~ Jackie D. Igafo-Te’o, Bridges4Kids
"As parents of children with disabilities, we all face that difficult question, “What about later?” There is such a vast range of issues to be dealt with you almost don’t know where to begin nor do you know how to even organize your thoughts. Thankfully, it looks like the authors of this book have done that for us. This comprehensive manual guides the reader through everything we need to know regarding the care of our beloved children when they are on their own starting from employment, shelter, recreation, health, and, of course, the business aspects of financial matters. The authors’ advice based on their legal expertise will prevent us from making critical mistakes and maximize the amount of care and benefits that we can expect for our children. This book is a must-have for all parents to serve as a helpful reference to best prepare for the coming years."
~ Yvone Link
Parent to Parent Power
"This book helped to make a sometimes confusing situation much clearer. I especially appreciated the section on government agencies. I feel I can now plan for my son’s future with a more clear direction. Thank you!"
~ Trudy Songco
"We are fortunate to have this completely revised edition. The authors have been in the business of future planning for children with disabilities for more than 30 years. The subtitle Providing a Meaningful Life for a Child with a Disability after your Death is also the theme of the book. The resource takes the reader through the life planning process step-by-step. There is so much to consider and options are clearly defined for the user. The guide is based on client questions over years of practice. A child’s government benefits are explained and tools are included to calculate the respective benefits. Strategies are proposed for balancing the assets and benefits to provide your child with a good life when you are gone. It is packed with checklists, sample letters, forms, charts, and much more. It is so comprehensive and user friendly that it will be kept for use in the reference section."
~ Elaine Butler, Librarian
Support for Families of Children with Disabilities
By the way, lawyers and financial advisers, as one of our book buyers, Shirley Lombard, said above, “We learned of the book through our estate planner, for which I’ll be forever grateful.”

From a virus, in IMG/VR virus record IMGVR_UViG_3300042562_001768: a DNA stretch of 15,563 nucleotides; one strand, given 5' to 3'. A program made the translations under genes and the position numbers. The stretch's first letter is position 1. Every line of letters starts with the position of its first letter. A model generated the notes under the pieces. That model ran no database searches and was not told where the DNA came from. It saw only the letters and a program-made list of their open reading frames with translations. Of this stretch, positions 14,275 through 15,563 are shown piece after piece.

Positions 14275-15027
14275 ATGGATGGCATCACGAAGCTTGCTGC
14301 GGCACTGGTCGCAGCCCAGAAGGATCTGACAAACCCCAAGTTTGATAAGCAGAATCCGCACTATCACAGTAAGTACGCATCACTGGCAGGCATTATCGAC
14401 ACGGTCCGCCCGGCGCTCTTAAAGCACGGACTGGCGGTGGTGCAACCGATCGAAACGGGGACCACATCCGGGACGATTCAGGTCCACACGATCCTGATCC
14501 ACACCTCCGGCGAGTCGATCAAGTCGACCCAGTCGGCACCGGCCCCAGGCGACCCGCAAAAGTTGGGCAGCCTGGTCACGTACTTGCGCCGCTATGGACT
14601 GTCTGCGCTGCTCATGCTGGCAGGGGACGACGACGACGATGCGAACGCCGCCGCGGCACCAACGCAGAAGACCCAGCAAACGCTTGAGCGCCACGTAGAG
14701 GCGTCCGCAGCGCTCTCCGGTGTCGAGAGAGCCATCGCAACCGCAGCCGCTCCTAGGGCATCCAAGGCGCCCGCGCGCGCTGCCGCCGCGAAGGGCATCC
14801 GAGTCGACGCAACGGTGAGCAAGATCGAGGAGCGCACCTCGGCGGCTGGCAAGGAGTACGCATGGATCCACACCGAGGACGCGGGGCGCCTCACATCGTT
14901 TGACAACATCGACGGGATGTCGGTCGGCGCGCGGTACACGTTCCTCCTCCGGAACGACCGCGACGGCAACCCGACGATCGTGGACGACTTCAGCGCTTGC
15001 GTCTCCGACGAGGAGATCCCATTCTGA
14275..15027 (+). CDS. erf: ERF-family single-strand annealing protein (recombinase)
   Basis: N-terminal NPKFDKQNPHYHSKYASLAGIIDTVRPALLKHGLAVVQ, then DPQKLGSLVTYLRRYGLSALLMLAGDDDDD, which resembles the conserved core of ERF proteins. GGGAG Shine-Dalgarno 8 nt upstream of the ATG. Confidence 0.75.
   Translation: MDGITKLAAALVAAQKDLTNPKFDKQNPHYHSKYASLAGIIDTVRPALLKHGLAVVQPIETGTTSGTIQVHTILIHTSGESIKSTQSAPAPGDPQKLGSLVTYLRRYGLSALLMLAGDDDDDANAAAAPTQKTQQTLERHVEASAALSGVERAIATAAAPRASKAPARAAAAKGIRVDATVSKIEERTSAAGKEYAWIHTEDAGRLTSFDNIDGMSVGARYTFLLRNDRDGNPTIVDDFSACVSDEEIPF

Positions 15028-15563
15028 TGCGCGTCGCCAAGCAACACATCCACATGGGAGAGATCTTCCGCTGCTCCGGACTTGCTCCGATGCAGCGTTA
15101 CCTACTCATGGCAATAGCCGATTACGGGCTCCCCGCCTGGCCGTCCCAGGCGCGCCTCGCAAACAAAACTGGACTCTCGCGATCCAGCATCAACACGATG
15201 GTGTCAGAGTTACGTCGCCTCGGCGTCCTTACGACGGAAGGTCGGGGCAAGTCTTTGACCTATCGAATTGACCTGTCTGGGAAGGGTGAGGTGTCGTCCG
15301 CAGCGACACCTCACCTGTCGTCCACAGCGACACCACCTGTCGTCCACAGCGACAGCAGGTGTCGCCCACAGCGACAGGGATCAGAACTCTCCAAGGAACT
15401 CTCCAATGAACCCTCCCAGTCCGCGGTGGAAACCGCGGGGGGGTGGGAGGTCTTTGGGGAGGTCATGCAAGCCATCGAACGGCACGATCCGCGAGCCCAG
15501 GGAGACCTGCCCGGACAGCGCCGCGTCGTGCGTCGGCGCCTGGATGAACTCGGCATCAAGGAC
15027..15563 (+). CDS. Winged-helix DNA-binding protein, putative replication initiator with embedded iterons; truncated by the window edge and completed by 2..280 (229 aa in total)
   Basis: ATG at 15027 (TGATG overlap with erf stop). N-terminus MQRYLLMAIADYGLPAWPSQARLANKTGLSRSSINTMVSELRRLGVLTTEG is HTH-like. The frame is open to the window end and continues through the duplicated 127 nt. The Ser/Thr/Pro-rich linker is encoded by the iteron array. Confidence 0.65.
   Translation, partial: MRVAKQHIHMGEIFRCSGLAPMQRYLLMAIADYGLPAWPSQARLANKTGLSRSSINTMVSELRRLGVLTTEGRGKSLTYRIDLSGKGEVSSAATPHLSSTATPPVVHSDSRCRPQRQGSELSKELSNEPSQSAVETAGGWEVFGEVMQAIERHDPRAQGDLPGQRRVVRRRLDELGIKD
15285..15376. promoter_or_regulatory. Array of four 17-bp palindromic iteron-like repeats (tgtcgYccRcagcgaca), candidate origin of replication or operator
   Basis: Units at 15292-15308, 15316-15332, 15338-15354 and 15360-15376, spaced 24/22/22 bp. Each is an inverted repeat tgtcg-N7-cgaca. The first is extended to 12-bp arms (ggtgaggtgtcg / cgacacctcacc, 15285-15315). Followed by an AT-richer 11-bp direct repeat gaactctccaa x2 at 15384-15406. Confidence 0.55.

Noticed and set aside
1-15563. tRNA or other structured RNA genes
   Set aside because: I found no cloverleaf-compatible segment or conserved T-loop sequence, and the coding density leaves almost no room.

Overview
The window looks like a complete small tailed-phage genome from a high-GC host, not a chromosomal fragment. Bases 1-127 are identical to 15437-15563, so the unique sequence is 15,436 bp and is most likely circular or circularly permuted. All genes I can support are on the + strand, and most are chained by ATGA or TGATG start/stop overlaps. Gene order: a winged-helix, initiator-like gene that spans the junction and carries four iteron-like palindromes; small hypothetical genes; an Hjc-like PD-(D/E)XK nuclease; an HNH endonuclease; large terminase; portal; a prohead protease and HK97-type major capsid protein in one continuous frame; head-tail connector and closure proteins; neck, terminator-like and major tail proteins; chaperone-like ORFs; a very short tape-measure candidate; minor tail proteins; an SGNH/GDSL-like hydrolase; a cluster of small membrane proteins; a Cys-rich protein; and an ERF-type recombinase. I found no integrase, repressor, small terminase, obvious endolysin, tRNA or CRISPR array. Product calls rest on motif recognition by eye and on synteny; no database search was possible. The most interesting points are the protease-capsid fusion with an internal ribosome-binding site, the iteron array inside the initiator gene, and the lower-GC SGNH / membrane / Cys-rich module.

Planning For The Future will help guide you as your client’s lawyer or financial advisor through this specialized and complex field so that you can literally surprise your clients with how helpful you can be in serving their special needs, building incredibly grateful and loyal clients.
Ronald Aucutt, the former President of the American College of Trust and Estate Counselors (ACTEC), has this to say about Planning For The Future:
The Fifth Edition (2005) of Planning for the Future, by L. Mark Russell and Arnold E. Grant, is an invaluable resource for parents who have a child with a disability and a must-read for anyone who counsels, might counsel, or hopes to counsel such parents. Its 634 pages are tenaciously focused on the objective stated as the book’s subtitleProviding a Meaningful Life for a Child with a Disability after Your Death. The book covers practical topics ranging from finding available aids and making the most of government resources to selecting guardians and trustees and writing instructions for personal care.
The book is many thingstreatise, essay, manual, lexiconbut most of all it is a notepad of ideas. Most of these ideas are the kinds of things that might occur to any typical parent. Because this book is based on common sense and practical experience, most people will think of some of the ideas in the book on their own. But only with this book will the reader be assured of thinking of every idea. Therein is the value of the book.
Planning for the Future eschews legalese and jargon, but explains the unavoidable technical legal and medical terms in the plainest of English. It abounds with checklists, forms, and examples. Its concepts range from simple to sophisticated. Its examples are very human and easy to identify with.
Both laypersons and professionals will find that this book is written just for them. Some will read it through and be enriched in sensitivity and skill in the process. Others will find the detailed seven-page table of contents the perfect entrance to the resources that can be selectively mined here. Whether the desk book used in daily practice or the shelf reference to turn to when needed, Planning for the Future will serve its reader well.
Ronald D. Aucutt
|Ronald D. Aucutt is a former President of the American College of Trust and Estate Counsel (ACTEC).
Okay, So What’s The Cost For This Incredible Resource?
Well, realize that it took us years to write this planning guide.
Also realize that the information in our book could easily cost thousands of dollars. Both of us, as attorneys, charge more than $200 an hour for our legal advice, and completing a future plan for our clients typically costs much more than a thousand dollars.
But we’re not going to charge you anywhere near that amount or even what it would cost you to hire one of us for even a one-hour consultation. In fact, your total investment for learning how to provide for the future security of a person with a disability is only $89.95.